Daniel Siegel, M.D. often writes about the importance of navigating the “river of well-being” in order to achieve mental and emotional health. He uses the metaphor of a river, which symbolizes well-being, with two banks – one representing rigidity (imposing control) and the other chaos (out of control). Ideally, we are able to “flow” down the river without hugging either bank too closely. When we cling to rigidity or chaos it interrupts our ability to be present and integrated in both our internal and external worlds.

Most of us can easily identify which river bank we default to. Those who veer into rigidity may experience stress and anxiety when life does not conform to plans and expectations. Those who stray to the bank of chaos may feel stagnant from unmet goals, fragmented relationships or a general lack of grounding. Additionally, rigidity can be a reaction to chaos and vice versa. For example, a person growing up in a chaotic, disorganized home may swing to rigidity as an adult in order to compensate for the discomfort they felt as a child. Unfortunately, the rigidity does not actually heal the past experiences and more dysfunction is created.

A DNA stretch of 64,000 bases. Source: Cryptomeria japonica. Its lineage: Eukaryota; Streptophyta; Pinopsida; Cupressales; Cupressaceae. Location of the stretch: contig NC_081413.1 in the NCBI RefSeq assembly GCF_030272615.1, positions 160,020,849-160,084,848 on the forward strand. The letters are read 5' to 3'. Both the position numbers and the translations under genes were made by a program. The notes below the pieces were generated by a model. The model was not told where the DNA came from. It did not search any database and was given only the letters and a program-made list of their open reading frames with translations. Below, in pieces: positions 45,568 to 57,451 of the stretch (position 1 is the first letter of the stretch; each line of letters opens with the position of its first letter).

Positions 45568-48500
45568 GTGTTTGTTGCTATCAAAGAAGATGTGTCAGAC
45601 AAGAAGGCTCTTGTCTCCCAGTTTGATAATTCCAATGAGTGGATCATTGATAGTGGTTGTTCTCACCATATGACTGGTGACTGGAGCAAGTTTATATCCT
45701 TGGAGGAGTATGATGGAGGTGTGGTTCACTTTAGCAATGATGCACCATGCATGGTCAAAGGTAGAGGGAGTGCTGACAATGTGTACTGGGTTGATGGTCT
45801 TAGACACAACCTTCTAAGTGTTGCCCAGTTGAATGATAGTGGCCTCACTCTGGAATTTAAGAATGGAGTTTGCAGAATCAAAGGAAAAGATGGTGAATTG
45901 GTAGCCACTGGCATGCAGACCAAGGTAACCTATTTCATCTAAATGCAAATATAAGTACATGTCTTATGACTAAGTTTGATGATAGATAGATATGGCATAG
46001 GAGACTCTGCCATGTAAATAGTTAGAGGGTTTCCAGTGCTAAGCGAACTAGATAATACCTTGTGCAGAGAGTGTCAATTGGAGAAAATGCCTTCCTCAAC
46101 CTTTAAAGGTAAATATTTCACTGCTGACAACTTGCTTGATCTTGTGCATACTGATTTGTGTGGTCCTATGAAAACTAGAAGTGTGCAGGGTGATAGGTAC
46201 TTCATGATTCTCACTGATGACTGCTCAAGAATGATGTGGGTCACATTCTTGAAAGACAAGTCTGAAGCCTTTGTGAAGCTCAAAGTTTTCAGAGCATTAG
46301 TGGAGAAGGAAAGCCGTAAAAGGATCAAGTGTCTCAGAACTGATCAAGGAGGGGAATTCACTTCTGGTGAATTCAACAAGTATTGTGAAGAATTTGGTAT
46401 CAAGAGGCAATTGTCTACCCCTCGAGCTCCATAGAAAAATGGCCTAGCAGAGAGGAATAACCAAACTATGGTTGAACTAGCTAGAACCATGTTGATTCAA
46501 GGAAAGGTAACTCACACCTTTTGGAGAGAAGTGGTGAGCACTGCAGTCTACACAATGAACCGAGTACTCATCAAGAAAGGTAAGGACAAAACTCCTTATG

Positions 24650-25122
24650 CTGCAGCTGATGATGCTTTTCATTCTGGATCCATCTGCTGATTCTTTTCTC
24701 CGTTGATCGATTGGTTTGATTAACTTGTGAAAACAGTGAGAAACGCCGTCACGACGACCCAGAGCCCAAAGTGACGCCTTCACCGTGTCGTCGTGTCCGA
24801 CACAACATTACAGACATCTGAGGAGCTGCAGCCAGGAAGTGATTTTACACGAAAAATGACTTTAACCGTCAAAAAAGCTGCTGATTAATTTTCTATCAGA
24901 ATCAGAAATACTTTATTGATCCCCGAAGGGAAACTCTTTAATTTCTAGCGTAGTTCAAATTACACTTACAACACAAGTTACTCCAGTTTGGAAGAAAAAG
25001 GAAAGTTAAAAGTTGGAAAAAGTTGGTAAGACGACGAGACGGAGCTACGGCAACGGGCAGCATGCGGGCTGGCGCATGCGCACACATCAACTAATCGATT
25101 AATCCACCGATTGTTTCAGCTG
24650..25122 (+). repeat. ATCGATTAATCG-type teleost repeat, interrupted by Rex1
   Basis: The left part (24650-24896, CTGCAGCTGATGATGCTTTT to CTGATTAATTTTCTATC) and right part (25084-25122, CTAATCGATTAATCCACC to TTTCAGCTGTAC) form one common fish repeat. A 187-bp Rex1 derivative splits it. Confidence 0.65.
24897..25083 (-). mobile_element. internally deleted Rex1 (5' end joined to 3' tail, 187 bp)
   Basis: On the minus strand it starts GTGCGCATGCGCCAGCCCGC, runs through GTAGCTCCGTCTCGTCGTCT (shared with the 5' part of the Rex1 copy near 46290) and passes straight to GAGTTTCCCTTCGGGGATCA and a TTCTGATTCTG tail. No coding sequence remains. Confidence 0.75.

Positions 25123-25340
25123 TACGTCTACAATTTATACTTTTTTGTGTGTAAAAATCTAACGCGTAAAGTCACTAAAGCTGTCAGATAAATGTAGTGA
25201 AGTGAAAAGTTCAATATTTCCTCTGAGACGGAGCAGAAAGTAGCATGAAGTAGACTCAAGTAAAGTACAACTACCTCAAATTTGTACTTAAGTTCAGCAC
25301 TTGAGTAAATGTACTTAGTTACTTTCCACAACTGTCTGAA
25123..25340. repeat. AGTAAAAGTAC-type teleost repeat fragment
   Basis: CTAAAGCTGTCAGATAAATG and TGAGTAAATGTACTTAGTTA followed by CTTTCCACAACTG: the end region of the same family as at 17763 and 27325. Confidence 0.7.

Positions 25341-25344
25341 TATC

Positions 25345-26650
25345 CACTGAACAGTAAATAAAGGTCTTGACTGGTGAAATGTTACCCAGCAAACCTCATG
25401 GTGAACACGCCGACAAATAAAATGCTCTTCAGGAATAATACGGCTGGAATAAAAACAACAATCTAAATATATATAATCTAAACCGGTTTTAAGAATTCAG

How do you guide yourself into the center of the river – the place where you may have moments of rigidity and chaos but neither dominates your life? The first step is to observe your patterns of thought, feeling and behavior. Do you notice the role you play in creating more rigidity or chaos in your life? The next step is to identify the impact these patterns have on your well-being. What suffering comes from being too inhibited or uninhibited? Some may see the suffering in their relationships, others may see it in career, health or lifestyle. Finally, there must be a conscious choice to move in the opposite direction. We will not find the middle of the “river of well-being” without moving towards that which we fear. A rigid person may need to practice letting go in order to be more open to novelty, change and growth. A chaotic person may need to pause and slow down in order to listen to oneself and find purpose and direction.